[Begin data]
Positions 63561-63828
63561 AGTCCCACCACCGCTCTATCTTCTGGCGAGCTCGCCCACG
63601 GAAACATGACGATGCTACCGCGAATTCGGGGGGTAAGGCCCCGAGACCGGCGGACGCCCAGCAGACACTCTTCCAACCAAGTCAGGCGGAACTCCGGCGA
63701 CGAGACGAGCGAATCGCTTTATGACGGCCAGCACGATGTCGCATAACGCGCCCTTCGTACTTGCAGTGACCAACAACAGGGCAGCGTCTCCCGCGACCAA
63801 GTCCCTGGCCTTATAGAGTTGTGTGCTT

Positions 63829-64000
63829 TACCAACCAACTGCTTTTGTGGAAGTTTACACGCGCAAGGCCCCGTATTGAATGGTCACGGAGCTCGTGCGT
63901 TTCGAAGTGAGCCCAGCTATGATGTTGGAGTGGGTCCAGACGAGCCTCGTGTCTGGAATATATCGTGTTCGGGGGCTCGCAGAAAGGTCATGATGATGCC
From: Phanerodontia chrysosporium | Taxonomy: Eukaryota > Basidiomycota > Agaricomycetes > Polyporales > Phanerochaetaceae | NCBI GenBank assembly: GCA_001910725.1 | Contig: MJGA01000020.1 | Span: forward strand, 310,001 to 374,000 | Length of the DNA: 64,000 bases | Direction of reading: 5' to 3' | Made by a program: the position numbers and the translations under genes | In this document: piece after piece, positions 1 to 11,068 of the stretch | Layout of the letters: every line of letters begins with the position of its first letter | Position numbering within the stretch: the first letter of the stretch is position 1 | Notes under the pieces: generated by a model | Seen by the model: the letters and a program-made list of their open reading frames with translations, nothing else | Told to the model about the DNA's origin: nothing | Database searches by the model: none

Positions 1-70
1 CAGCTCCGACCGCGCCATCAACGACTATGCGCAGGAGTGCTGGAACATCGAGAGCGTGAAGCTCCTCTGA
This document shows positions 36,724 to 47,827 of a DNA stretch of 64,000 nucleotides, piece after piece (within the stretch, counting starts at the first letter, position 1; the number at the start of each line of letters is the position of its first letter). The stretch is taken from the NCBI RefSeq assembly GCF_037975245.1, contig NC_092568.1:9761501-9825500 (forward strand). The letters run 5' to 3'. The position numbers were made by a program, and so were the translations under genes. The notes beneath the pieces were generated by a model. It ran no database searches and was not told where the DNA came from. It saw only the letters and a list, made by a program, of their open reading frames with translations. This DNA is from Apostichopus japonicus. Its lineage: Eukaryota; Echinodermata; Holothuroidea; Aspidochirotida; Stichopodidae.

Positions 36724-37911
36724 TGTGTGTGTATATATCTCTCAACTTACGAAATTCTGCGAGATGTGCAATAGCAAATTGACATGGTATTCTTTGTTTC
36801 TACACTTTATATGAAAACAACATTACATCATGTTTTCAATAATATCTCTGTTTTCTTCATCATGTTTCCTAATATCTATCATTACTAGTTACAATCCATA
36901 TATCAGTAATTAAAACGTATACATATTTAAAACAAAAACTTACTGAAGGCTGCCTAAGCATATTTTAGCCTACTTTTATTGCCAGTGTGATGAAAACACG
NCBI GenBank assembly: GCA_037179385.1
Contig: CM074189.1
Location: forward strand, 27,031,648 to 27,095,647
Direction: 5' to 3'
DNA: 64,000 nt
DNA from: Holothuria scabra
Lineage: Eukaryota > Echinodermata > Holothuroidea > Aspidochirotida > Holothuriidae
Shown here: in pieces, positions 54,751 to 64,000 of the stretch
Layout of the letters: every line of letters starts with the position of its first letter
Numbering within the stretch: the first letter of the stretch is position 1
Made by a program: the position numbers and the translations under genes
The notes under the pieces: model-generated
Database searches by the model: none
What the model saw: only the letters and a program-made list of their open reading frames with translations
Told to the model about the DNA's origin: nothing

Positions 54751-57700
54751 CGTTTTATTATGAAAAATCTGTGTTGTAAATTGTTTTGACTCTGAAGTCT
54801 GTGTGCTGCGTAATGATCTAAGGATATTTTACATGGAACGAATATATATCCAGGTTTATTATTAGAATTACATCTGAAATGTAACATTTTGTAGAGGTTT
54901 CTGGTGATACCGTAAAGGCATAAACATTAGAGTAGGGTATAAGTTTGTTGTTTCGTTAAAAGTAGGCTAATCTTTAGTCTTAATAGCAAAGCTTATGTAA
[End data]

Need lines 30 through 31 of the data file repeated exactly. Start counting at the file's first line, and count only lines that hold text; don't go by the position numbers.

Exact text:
What the model saw: only the letters and a program-made list of their open reading frames with translations
Told to the model about the DNA's origin: nothing